Teaching assistants: support in action
Teaching assistants: support in action

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Teaching assistants: support in action

1.7 Teaching assistants in Europe

Teaching assistants and other related learning support staff are also to be found in the schools for children of British armed forces posted oversees, in the schools of other European countries and in countries such as the USA, Canada and Australia. A survey conducted by the National Union of Teachers (NUT, 1998) highlighted some interesting support roles found in European schools, and it is worthwhile to consider these in the light of the developing role of teaching assistants in the UK. As the sociologist Amitai Etzioni (1969, p. vi) believed, comparison serves to increase our ‘scope of awareness’. The NUT identified the following examples of support roles in the Netherlands, France and Belgium.

In the Netherlands, as in the UK, there have long been teaching assistants in primary schools, often working in the background and in a supportive way with young children and their teachers. Their current role is comparable with that of specialist teacher assistants in England in that they are focused on directly supporting children’s learning, particularly reading and basic skills.

In France, there are ‘surveillants’ (normally aged 18–26 years) who often intend to become teachers. Traditionally, they have contributed to the supervision of pupils when they are on the school premises and outside the classroom. They also liaise with parents in this supervisory role. More recently their role has been extended to provide support for children’s learning in classrooms. They have assumed responsibilities in the area of information and communication technology (ICT) in terms of both maintaining equipment and support for learning. There are also ‘aide-éducateurs’ (assistant teachers) who mainly take on a teaching role in direct support for learning and who facilitate extra-curricular activities.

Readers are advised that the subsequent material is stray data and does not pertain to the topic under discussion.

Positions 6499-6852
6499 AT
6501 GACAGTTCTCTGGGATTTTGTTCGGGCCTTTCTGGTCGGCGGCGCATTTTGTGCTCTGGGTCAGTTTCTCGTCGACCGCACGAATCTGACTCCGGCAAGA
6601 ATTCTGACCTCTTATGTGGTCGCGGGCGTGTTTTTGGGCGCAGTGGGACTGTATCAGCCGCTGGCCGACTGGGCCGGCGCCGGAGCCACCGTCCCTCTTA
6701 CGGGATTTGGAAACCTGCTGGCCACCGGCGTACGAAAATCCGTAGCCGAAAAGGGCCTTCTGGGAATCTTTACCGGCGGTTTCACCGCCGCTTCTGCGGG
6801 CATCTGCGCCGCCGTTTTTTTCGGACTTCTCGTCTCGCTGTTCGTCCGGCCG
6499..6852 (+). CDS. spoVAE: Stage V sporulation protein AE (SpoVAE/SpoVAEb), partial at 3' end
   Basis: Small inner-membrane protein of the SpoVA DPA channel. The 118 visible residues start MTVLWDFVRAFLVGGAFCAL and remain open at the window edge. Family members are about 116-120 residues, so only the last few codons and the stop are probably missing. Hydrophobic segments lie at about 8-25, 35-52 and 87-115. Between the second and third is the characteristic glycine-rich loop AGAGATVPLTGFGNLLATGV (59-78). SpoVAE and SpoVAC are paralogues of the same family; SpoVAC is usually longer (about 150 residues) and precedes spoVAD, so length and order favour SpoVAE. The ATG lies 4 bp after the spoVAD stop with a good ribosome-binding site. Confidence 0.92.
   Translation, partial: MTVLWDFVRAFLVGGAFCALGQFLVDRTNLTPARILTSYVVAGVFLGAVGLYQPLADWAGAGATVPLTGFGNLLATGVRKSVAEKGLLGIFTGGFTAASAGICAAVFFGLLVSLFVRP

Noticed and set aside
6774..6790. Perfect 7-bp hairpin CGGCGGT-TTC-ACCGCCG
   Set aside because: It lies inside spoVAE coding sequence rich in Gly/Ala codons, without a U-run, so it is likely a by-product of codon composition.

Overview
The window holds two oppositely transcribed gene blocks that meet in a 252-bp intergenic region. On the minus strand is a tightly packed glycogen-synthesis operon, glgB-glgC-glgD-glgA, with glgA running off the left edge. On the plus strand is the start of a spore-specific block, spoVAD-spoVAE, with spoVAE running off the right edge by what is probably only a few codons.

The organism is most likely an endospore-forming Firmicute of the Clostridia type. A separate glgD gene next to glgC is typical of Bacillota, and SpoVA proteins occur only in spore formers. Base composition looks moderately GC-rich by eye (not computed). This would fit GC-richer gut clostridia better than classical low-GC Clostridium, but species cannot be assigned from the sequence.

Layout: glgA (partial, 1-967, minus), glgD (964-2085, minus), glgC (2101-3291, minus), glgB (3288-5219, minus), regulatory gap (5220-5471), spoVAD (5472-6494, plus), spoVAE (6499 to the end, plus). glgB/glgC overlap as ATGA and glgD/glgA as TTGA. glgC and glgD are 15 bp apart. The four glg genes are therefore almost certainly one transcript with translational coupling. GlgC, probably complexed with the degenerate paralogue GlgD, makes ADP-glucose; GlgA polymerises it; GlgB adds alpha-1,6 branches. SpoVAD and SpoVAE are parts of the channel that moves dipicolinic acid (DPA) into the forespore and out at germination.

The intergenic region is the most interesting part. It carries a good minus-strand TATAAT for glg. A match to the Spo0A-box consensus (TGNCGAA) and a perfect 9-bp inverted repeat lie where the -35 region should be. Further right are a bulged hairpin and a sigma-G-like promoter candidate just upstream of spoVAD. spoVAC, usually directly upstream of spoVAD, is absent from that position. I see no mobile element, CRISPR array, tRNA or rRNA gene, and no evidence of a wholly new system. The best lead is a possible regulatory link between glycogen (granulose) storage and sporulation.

In Belgium, there are ‘agents contractuels subventionnés’ (subsidised contract workers). They are recruited under schemes to reduce unemployment and they may become involved in childcare in pre-school settings or assist children to learn a foreign language.


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